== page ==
This book will be something very different to Din Liverpool in Carpati – this is a children’s story, set in London over the centuries, with a climax in the City of today.

The book will be in English and Romanian, designed as a way to help Romanian kids to learn English – and English kids to learn Romanian.

Full of adventure, thrills, fire, deadly peril and looming terror, heroes and villains, all in the great and historic City of London with a heart-thumping climax that will leave you breathless.

So the adventure begins today…





Facebook favourite?

Judging by comments on social media, this is the most popular of Matei’s fabulous portraits that make me look younger, thinner and more interesting than I look outside the studio… But I think it needs a caption: what do you think?

Matei Buta fotograf

© Matei Buta



O scrisoare de dragoste pentru România

O carte sinceră și antrenantă, Din Liverpool în Carpați constituie o veritabilă scrisoare de dragoste pentru România.

Decizia de a se muta dintr-un oraș britanic aglomerat și animat într-o cabană din lemn, doar pe jumătate construită, de pe un povârniș al Carpaților, ar fi putut fi un dezastru pentru Arabella McIntyre-Brown, scriitoare și jurnalistă în Liverpool.

Trecută de 50 de ani, fără un venit stabil, fără pensie și fără vreun alt plan de rezervă, autoarea a fost (și este încă) asaltată cu întrebări de către vecini și de orice român care o cunoaște. De ce? Cum? … și de ce singură? Hotărârea fiind luată în urma unui șir de decese în familie, adevărul din spatele plecării ei din Anglia își are rădăcinile într-o copilărie dificilă.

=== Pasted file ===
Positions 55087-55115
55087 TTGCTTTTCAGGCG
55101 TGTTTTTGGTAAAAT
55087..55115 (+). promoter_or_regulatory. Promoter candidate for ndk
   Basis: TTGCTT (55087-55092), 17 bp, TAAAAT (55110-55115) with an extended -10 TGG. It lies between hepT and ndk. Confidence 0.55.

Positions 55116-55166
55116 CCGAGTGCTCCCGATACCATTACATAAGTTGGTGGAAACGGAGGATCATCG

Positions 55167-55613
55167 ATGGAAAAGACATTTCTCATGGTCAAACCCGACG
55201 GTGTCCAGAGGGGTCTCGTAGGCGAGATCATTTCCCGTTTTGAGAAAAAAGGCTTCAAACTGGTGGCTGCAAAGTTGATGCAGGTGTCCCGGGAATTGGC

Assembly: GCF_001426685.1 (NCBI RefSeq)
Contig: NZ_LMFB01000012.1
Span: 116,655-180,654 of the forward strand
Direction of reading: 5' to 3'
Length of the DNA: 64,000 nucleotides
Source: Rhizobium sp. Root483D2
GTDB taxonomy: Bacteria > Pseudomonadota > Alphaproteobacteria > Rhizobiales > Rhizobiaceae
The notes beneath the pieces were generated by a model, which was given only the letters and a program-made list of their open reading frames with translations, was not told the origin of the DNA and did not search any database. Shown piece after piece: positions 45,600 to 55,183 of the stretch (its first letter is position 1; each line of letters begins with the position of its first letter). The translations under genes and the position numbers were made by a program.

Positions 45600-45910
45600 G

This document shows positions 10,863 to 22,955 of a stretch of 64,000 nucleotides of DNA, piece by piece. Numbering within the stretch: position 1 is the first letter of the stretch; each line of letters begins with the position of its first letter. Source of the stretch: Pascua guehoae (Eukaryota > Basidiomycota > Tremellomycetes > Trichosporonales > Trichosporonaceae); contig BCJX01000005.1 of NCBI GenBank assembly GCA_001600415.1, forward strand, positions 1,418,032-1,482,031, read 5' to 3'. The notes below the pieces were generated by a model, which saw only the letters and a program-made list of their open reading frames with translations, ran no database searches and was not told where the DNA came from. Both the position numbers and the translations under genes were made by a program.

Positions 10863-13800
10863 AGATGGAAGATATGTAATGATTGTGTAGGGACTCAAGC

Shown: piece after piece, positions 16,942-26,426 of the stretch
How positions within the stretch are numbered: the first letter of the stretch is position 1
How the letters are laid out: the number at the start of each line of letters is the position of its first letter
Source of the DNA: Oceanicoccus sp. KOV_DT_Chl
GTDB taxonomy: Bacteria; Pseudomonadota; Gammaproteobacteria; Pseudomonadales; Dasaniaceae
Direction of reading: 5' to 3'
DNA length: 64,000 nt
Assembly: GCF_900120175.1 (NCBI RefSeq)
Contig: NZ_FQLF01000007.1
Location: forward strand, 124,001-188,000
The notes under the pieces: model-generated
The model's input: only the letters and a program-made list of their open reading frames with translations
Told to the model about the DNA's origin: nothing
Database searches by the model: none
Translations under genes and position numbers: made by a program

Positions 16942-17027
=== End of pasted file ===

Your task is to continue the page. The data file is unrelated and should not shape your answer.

Toate indiciile sugerau că avea să eșueze lamentabil. Însă autoarea a descoperit în Transilvania secretul fericirii.

Prin această povestire personală și plină de umor a mutării dintr-un mare oraș britanic și a transformării într-o sihastră îndrăgostită de țara noastră, Arabella McIntyre-Brown dezvăluie magia Transilvaniei rurale într-un mod care va cuceri inimile tuturor românilor.


„… un fel de ghid pentru propriile călătorii către sine – dacă veţi avea curajul să vă aventurați pe un astfel de drum.”

Sir Ranulph Fiennes


Mad hatter goes crazy

mad hatter, mental illness, mental health, recovery, one-eyed vision, visually-challenged

© Matei Buta

Another of Matei’s portraits – does this one capture a rather different facet of my character? Maybe the photo to go with articles of mental health (or otherwise), do you think?

Your captions?


French expat in Romania:” Here I feel more free, more alive!”

Another expat delighting in Romania. Good luck with your delicious-looking book, Marc!

In a time when Romanians migrate to different countries, foreigners migrate to ours. Romanians have always been curious about them and always have wondered why people from countries like France, UK and the US move here. Often the reason is that people are friendly and Romania is just an amazing, beautiful place.

One Frenchman who decided to make Romania his home is Marc Alexandre. Marc Alexandre was born in the Picardie region, France. He comes from a region rich in agriculture, a region where famous personalities such as Racine, La Fontaine, Alexandre Dumas, Jules Verne have lived. A place perfect for creative people.
The Frenchman is a very active and curious person and is always involved in a project. He graduated with an engineering degree, he is a licenced helicopter pilot and most of his life he has been an entrepreneur. However, he was always in love with cooking and…